Futures and options are the main types of derivatives trading in the stock market. These are contracts to trade securities at a specified price on a given future date. These try to hedge against risks by agreeing on a specific amount to trade when the time comes.
Traders undertake these derivative contracts to make profits through speculation of future market prices. However, the stock market may go down, meaning a trader will suffer from the drop in stock value. It’s therefore prudent to enter into futures or options to hedge against a possible loss that may occur.
What Is Futures Trading?
This is a contract where a party agrees to buy shares at a pre-established cost at a certain time in the future.
Types of Futures
Here are the various types:
- Index future– this type of contract entails the underlying value of the assets based on that of the stock index, which helps assess changes in the cost of a group of stocks over time.
- Stock future is a contract that gives a trader the power to purchase or sell securities at a given price and date. Once you buy this contract, you must uphold the terms of the agreement.
- Interest rate futures– these are contracts with an asset that pays interest rate and they can be cash settled or involve delivery of the security itself at a predetermined amount.
- Currency and commodity/FX futures– these are contracts for exchanging a particular amount of currency at a given time.
What is Options Trading?
It’s a derivative contract that gives a trader the right but not obligation to trade an asset at a specified date.
Types of Option Trade
- Call options– enables a buyer to acquire an asset at a given amount and date. An investor will purchase these options when they have a bullish view of the price in the future.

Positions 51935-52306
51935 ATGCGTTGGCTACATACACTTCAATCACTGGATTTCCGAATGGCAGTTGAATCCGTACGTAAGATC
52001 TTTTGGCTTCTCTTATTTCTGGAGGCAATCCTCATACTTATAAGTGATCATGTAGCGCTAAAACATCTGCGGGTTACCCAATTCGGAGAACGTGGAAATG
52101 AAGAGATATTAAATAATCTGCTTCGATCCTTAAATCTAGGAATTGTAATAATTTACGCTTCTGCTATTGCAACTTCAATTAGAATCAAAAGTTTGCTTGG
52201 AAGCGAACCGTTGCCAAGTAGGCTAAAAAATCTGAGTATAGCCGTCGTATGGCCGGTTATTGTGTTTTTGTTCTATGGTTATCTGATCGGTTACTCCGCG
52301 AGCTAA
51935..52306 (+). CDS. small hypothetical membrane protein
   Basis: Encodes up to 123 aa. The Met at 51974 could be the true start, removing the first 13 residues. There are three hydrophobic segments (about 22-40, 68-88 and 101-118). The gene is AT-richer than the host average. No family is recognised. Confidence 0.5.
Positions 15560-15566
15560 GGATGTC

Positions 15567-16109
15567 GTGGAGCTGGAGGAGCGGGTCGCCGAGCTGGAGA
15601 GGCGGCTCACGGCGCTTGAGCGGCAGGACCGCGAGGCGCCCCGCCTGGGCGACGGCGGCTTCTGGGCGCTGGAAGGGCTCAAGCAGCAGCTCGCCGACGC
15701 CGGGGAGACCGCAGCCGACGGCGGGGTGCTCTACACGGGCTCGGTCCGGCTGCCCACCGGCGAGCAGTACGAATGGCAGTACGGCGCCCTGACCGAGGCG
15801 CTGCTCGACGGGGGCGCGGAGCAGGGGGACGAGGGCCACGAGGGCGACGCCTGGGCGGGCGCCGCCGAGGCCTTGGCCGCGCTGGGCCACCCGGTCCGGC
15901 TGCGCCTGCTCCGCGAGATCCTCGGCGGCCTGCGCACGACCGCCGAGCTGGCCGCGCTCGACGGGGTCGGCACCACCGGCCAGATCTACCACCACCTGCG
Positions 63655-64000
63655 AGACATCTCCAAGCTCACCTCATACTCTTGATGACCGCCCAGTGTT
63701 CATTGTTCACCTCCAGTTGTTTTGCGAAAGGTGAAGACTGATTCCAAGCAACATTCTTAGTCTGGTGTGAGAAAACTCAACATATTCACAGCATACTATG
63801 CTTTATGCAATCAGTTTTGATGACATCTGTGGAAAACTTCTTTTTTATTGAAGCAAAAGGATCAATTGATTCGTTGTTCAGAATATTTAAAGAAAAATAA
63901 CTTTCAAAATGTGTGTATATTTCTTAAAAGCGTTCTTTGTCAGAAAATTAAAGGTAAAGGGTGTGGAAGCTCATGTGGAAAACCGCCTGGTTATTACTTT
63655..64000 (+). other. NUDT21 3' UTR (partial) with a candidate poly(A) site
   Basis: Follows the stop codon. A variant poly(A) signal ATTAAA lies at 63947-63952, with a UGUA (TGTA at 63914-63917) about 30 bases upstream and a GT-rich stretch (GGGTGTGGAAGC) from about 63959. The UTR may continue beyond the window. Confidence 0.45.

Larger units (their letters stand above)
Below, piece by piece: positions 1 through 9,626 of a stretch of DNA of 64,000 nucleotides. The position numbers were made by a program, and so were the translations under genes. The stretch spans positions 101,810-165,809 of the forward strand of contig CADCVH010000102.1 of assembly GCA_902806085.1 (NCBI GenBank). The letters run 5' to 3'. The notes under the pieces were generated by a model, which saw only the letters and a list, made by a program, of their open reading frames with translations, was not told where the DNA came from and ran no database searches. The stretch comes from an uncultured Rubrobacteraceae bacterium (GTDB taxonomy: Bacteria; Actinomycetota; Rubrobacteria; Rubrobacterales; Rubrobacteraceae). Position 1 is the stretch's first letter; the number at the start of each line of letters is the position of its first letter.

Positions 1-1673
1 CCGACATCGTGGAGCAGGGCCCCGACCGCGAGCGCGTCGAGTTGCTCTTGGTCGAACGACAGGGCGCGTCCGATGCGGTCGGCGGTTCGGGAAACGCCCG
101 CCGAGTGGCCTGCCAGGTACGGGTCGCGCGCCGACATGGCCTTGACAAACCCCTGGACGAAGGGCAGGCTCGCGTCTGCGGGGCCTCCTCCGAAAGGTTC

- Put options– allows a seller to dispose of stocks at an agreed-upon amount at a given date in the future.
Differences Between Futures and Options
Futures and options are the most common types of derivatives but they come with the following differences:
- Futures are super easy to understand, which makes them easy to purchase compared to options.
- In matters of risk, futures are more volatile than options. Risk to an options buyer is limited to the premium amount.
- Futures restrict buyers to transact the exact amount on a given date, but, in options, parties have a right but not obligation to transact the shares.
- In the case of options, the seller needs to pay a premium which is a small percentage of the price, but in futures, there is no need to pay any advance.
- Options rely heavily on the time value of money, but that’s not the case in futures.
- Both are derivatives that give a trader the chance to hedge investment against risk.
- Options give a seller the opportunity but not obligation to sell an underlying asset such as stocks at a specified date and time.
- Futures bind a party to purchase an asset, and the seller needs to deliver the asset as agreed.
- Futures are traded on the stock market, but options trading occurs both on and off the exchanges.
- Futures are far more liquid and have more uses than options, making them more popular.